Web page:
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Spanish ship en route to Gaza with desperately needed aid

A Spanish aid boat was en route to Gaza on Wednesday, opening a new maritime corridor intended to allow deliveries of desperately needed food to the Palestinian territory ravaged by months of war between Israel and Hamas.

In a sign of worsening humanitarian conditions, the Hamas-run territory’s health ministry says 27 people have died of malnutrition and dehydration, most of them children.

A weeks-long diplomatic push had sought to bring about a ceasefire and increase aid deliveries before the start of the holy month of Ramadan, but key mediator Qatar said Tuesday that the warring sides were not close to striking a deal.

Fresh bombardments could be heard in southern Gaza, an AFP journalist said early Wednesday, and the health ministry reported another 70 people killed in overnight strikes.

With land shipments into the territory severely curtailed, the international community has sought to diversify routes for delivering aid, including via air drops and the new Cyprus maritime corridor.

The Open Arms ship that left the port of Larnaca on Tuesday is towing 200 tonnes of relief goods roughly 400 kilometres across the Mediterranean to Gaza, with US charity World Central Kitchen saying work was “underway” on a jetty to unload the shipment.

Cyprus said a second vessel was also being prepared.

Gaza has experienced dire shortages of food and other essentials since Israel imposed a siege at the outset of the war, and prices have shot up for what food there is.

“Today, there are many things in the market that are not available; even if they are available, they are at astronomical prices,” said dentist and Gaza City resident Baher Hassouna, one of the 1.5 million Gazans displaced to the southern border city of Rafah.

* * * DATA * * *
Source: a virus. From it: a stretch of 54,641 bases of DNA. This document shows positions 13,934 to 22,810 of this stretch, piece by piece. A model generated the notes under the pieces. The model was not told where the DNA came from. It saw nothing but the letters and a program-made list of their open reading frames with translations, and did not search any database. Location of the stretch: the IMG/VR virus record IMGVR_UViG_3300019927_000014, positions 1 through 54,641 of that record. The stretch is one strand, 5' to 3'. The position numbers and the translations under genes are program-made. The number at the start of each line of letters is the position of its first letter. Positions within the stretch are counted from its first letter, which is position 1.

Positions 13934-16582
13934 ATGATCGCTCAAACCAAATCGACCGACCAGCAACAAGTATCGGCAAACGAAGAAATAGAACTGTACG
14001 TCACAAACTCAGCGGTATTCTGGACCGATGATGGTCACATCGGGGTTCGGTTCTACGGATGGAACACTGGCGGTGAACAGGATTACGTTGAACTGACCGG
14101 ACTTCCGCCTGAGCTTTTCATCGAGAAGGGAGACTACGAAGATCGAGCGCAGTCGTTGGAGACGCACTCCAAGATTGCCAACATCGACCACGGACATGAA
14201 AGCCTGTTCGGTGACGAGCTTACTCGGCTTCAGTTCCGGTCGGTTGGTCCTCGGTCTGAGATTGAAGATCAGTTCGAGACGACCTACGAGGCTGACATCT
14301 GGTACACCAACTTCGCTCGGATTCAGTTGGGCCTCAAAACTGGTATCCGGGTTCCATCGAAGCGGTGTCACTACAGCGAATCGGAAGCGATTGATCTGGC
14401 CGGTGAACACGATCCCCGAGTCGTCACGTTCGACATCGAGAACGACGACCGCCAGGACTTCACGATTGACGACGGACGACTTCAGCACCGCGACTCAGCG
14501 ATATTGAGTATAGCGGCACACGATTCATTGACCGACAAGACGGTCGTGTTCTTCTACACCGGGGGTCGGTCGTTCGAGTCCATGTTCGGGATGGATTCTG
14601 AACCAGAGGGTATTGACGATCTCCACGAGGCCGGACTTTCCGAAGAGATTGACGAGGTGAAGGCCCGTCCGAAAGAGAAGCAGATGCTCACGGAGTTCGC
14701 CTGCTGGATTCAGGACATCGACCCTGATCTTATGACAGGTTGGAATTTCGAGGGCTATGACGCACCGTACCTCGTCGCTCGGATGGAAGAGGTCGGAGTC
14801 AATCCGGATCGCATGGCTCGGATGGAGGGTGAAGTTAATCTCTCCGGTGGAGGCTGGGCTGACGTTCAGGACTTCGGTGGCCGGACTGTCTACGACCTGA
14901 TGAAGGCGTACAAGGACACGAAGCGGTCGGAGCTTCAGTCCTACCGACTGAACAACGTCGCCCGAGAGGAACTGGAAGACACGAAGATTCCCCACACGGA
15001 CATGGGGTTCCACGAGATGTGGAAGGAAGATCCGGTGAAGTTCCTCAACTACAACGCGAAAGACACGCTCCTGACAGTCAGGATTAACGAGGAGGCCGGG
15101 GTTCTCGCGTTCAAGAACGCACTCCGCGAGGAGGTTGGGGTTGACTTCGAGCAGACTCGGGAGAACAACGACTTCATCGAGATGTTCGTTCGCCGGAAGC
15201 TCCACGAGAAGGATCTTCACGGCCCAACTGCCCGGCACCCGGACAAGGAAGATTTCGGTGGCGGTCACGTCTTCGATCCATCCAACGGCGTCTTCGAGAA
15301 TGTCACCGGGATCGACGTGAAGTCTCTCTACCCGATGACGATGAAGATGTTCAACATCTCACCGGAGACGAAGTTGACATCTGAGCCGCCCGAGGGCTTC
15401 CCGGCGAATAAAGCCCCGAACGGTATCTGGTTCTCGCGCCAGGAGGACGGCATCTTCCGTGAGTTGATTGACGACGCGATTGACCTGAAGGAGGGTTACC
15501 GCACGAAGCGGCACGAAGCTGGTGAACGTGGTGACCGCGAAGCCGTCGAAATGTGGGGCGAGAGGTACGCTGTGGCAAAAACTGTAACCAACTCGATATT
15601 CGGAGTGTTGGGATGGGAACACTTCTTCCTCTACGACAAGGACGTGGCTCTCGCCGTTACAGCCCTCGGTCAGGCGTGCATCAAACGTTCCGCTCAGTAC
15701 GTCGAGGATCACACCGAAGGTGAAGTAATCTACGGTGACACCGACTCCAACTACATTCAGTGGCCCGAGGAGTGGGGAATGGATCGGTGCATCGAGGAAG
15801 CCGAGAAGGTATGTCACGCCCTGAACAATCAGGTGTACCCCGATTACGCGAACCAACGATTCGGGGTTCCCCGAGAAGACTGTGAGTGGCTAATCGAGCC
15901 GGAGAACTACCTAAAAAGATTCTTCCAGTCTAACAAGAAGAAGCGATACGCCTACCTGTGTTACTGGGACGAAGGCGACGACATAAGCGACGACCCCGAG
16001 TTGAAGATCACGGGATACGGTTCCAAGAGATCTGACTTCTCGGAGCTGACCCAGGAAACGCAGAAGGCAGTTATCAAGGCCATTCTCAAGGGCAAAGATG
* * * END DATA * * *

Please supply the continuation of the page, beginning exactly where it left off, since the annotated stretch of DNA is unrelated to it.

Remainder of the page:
Four US Army vessels also departed a base in Virginia on Tuesday carrying about 100 soldiers and equipment needed to build a temporary port on Gaza’s coast to facilitate aid shipments.

The new facility — which will consist of an offshore platform and a pier to bring aid ashore — is expected to be up and running “at the 60-day mark”, US Army Brigadier General Brad Hinson told journalists.

Aid groups have been warning of the risk of famine in besieged Gaza for weeks, and the United Nations has reported particular difficulty in accessing the territory’s north for deliveries of food and other humanitarian supplies.

– ‘Brink of famine’ –

The UN aid coordinator for Gaza, Sigrid Kaag, and head of the United Nations Office for Project Services, Jorge Moreira da Silva, said in a joint statement they “welcome the opening of a maritime corridor” while cautioning it may not be enough.

“For aid delivery at scale there is no meaningful substitute to the many land routes and entry points from Israel into Gaza,” they said.

The Israeli army on Tuesday night announced a pilot project for delivering aid directly into the north, saying six World Food Programme (WFP) aid trucks had entered through a new crossing.

Israel has maintained strict control over supplies entering the Gaza Strip, and aid workers have blamed cumbersome screenings for the severity of the current shortages.

Israel blames problems on the Palestinian side for inadequacies in aid delivery.

Without specifically mentioning the new overland route, the WFP wrote on social media platform X that it had “delivered enough food for 25,000 people to Gaza City early Tuesday in (the) first successful convoy to the north since 20 February”.

“With people in northern #Gaza on the brink of famine, we need deliveries every day,” it added.

Morocco, meanwhile, sent a plane loaded with 40 tonnes of relief supplies directly to Ben Gurion airport near Tel Aviv, a diplomatic source said, a bid to bypass bottlenecks on the Egypt-Gaza border.


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